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Photosynthesis: Oxygen overload

A structure that helps algae photosynthesize when carbon dioxide levels are low may also play a role during hyperoxia conditions.

Bioreactors of algae are commonly used to generate biomass, a renewable source of energy. To do this, scientists exploit the algae’s ability to efficiently convert carbon dioxide into organic compounds, such as sugar, using photosynthesis. This process is known as carbon fixation and requires high levels of inorganic carbon in order to be successful. If the primary enzyme involved in this reaction – called Rubisco (short for ribulose-1,5-bisphosphate carboxylase/oxygenase) – does not receive enough carbon dioxide, it mistakenly fixes oxygen instead. This results in unfavourable by-products that inhibit photosynthesis and require lots of energy to recycle (Peterhansel et al., 2010).

To overcome this problem, algae evolved a carbon dioxide concentrating mechanism (CCM) that allows the rate of photosynthesis to remain high despite low levels of inorganic carbon (Badger and Price, 1992; Raven et al., 2017). Much of what is known about the CCM has come from studying a single cell alga known as Chlamydomonas (Mackinder et al., 2017). These studies revealed two key components that allow the CCM to increase the concentration of carbon dioxide around Rubisco enzymes: transporter proteins that pump carbon dioxide into the chloroplast, and structures called pyrenoids which sequester Rubisco enzymes. Pyrenoids are condensed proteins which are often surrounded by a starch sheath that promotes the selective entry of carbon dioxide and shields Rubisco from oxygen. However, the mechanisms and signals underlying the formation of these pyrenoids have largely remained elusive.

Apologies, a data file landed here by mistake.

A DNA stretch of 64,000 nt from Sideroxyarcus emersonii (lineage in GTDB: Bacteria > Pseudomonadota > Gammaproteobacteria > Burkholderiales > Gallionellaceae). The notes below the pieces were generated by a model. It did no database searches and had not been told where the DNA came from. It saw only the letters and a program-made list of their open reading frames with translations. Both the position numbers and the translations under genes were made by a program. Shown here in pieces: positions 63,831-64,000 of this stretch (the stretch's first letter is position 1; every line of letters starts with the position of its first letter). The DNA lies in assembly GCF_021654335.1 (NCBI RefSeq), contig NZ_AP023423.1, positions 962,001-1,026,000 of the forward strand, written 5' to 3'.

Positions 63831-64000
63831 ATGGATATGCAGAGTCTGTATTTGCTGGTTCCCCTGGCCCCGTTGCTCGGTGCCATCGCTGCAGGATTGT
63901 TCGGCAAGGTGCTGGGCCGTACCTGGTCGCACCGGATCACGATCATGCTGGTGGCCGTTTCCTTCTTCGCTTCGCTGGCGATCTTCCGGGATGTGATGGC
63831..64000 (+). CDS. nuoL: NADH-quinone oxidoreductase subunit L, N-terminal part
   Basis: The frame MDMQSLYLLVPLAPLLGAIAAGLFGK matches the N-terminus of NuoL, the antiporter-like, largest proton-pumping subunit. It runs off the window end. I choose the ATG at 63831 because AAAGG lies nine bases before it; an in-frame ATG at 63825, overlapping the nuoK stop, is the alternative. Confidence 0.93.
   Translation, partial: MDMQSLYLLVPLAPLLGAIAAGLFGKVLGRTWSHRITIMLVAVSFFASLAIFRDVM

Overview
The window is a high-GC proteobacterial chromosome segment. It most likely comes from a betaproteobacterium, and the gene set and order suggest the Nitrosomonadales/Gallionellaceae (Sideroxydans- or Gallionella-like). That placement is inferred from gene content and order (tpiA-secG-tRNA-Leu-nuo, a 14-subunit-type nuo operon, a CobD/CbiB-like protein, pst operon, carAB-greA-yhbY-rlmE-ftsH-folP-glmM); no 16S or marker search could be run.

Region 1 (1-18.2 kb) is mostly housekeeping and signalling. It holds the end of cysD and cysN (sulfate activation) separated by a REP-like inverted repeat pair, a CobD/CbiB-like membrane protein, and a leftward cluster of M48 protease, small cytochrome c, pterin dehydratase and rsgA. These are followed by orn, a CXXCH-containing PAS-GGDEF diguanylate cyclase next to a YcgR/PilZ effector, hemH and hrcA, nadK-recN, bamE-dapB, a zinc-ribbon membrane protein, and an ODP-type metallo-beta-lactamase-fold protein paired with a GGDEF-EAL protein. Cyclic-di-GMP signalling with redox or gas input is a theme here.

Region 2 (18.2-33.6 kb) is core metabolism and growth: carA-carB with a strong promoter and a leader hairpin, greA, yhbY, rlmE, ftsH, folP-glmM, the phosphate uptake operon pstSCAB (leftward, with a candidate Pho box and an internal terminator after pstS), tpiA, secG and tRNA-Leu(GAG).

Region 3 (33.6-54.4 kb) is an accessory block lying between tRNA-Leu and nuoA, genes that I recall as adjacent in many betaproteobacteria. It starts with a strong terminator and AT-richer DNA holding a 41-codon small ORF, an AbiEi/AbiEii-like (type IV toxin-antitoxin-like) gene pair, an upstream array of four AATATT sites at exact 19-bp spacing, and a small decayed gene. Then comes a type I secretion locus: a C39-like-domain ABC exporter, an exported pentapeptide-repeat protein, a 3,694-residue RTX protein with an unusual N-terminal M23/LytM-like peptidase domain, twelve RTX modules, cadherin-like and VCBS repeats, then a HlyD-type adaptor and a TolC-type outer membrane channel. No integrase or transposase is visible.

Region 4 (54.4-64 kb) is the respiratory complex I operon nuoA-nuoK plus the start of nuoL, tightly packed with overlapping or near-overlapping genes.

Past and current research has mostly focused on pyrenoids that appear when CCMs are induced by low levels of inorganic carbon (Wang et al., 2015). Now, in eLife, David M Kramer (Michigan State University) and colleagues – including Peter Neofotis (also from Michigan State) as first author – report that pyrenoids may also be induced by high levels of oxygen, in the absence of other CCM components (Neofotis et al., 2021).

ypical Chlamydomonas cells with a single cup-shaped chloroplast and a nucleus
How hydrogen peroxide stimulates the formation of pyrenoids under different conditions.
Depicted are typical Chlamydomonas cells with a single cup-shaped chloroplast (green) and a nucleus (grey circle, N). When carbon dioxide (CO2) levels in the air surrounding the alga are higher than oxygen (O2; top), Rubisco enzymes (blue and yellow) are dispersed in the chloroplast and efficiently fix carbon dioxide. When carbon dioxide levels are lower than oxygen (left), Rubisco fixes oxygen instead. This leads to harmful metabolites that need to be recycled, resulting in the generation of the by-product hydrogen peroxide (H2O2; orange). To counteract this, Chlamydomonas employ a carbon dioxide concentrating mechanism (CCM) which sequesters Rubisco enzymes in to pyrenoids that preclude the entry of oxygen (grey circular structure), and produces proteins that transport carbon dioxide into the chloroplast (Ci; purple). When oxygen levels are high (also known as hyperoxia; right), this leads to oxygen fixation and production of hydrogen peroxide as well. Neofotis et al. found that Chlamydomonas also contain pyrenoids under these conditions, even when there are high amounts of carbon dioxide and the full CCM is suppressed. This led them to propose that hydrogen peroxide triggers the formation of pyrenoids via an unknown mechanism when oxygen levels are high and when there are insufficient amounts of carbon dioxide.